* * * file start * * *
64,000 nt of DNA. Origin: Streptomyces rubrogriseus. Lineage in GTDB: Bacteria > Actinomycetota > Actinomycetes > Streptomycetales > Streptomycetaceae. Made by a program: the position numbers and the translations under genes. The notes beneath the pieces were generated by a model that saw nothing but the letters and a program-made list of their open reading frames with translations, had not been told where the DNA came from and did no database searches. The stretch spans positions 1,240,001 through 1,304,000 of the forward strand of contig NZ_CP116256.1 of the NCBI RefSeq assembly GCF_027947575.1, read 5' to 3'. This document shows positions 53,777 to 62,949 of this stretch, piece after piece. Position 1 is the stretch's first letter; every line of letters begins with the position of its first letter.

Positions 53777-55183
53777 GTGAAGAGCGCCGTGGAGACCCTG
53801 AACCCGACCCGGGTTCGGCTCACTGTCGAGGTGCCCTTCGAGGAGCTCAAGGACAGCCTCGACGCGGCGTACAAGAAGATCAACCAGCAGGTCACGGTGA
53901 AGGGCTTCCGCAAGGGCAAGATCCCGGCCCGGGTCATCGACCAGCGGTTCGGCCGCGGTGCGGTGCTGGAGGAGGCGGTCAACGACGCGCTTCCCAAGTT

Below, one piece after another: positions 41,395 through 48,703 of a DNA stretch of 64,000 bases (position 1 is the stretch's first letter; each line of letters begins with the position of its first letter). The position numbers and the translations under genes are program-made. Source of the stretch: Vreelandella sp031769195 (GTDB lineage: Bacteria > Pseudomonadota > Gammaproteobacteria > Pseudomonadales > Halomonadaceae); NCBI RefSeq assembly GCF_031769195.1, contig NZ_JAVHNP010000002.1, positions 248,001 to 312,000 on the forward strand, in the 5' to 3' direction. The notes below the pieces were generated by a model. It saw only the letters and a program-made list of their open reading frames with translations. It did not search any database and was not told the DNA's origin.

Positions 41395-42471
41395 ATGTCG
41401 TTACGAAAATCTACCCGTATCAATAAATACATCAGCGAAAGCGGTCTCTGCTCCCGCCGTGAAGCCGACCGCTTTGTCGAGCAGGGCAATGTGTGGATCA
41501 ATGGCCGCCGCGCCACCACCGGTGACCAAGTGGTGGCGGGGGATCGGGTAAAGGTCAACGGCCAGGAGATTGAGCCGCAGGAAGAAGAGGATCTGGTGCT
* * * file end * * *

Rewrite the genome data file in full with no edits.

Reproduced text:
64,000 nt of DNA. Origin: Streptomyces rubrogriseus. Lineage in GTDB: Bacteria > Actinomycetota > Actinomycetes > Streptomycetales > Streptomycetaceae. Made by a program: the position numbers and the translations under genes. The notes beneath the pieces were generated by a model that saw nothing but the letters and a program-made list of their open reading frames with translations, had not been told where the DNA came from and did no database searches. The stretch spans positions 1,240,001 through 1,304,000 of the forward strand of contig NZ_CP116256.1 of the NCBI RefSeq assembly GCF_027947575.1, read 5' to 3'. This document shows positions 53,777 to 62,949 of this stretch, piece after piece. Position 1 is the stretch's first letter; every line of letters begins with the position of its first letter.

Positions 53777-55183
53777 GTGAAGAGCGCCGTGGAGACCCTG
53801 AACCCGACCCGGGTTCGGCTCACTGTCGAGGTGCCCTTCGAGGAGCTCAAGGACAGCCTCGACGCGGCGTACAAGAAGATCAACCAGCAGGTCACGGTGA
53901 AGGGCTTCCGCAAGGGCAAGATCCCGGCCCGGGTCATCGACCAGCGGTTCGGCCGCGGTGCGGTGCTGGAGGAGGCGGTCAACGACGCGCTTCCCAAGTT

Below, one piece after another: positions 41,395 through 48,703 of a DNA stretch of 64,000 bases (position 1 is the stretch's first letter; each line of letters begins with the position of its first letter). The position numbers and the translations under genes are program-made. Source of the stretch: Vreelandella sp031769195 (GTDB lineage: Bacteria > Pseudomonadota > Gammaproteobacteria > Pseudomonadales > Halomonadaceae); NCBI RefSeq assembly GCF_031769195.1, contig NZ_JAVHNP010000002.1, positions 248,001 to 312,000 on the forward strand, in the 5' to 3' direction. The notes below the pieces were generated by a model. It saw only the letters and a program-made list of their open reading frames with translations. It did not search any database and was not told the DNA's origin.

Positions 41395-42471
41395 ATGTCG
41401 TTACGAAAATCTACCCGTATCAATAAATACATCAGCGAAAGCGGTCTCTGCTCCCGCCGTGAAGCCGACCGCTTTGTCGAGCAGGGCAATGTGTGGATCA
41501 ATGGCCGCCGCGCCACCACCGGTGACCAAGTGGTGGCGGGGGATCGGGTAAAGGTCAACGGCCAGGAGATTGAGCCGCAGGAAGAAGAGGATCTGGTGCT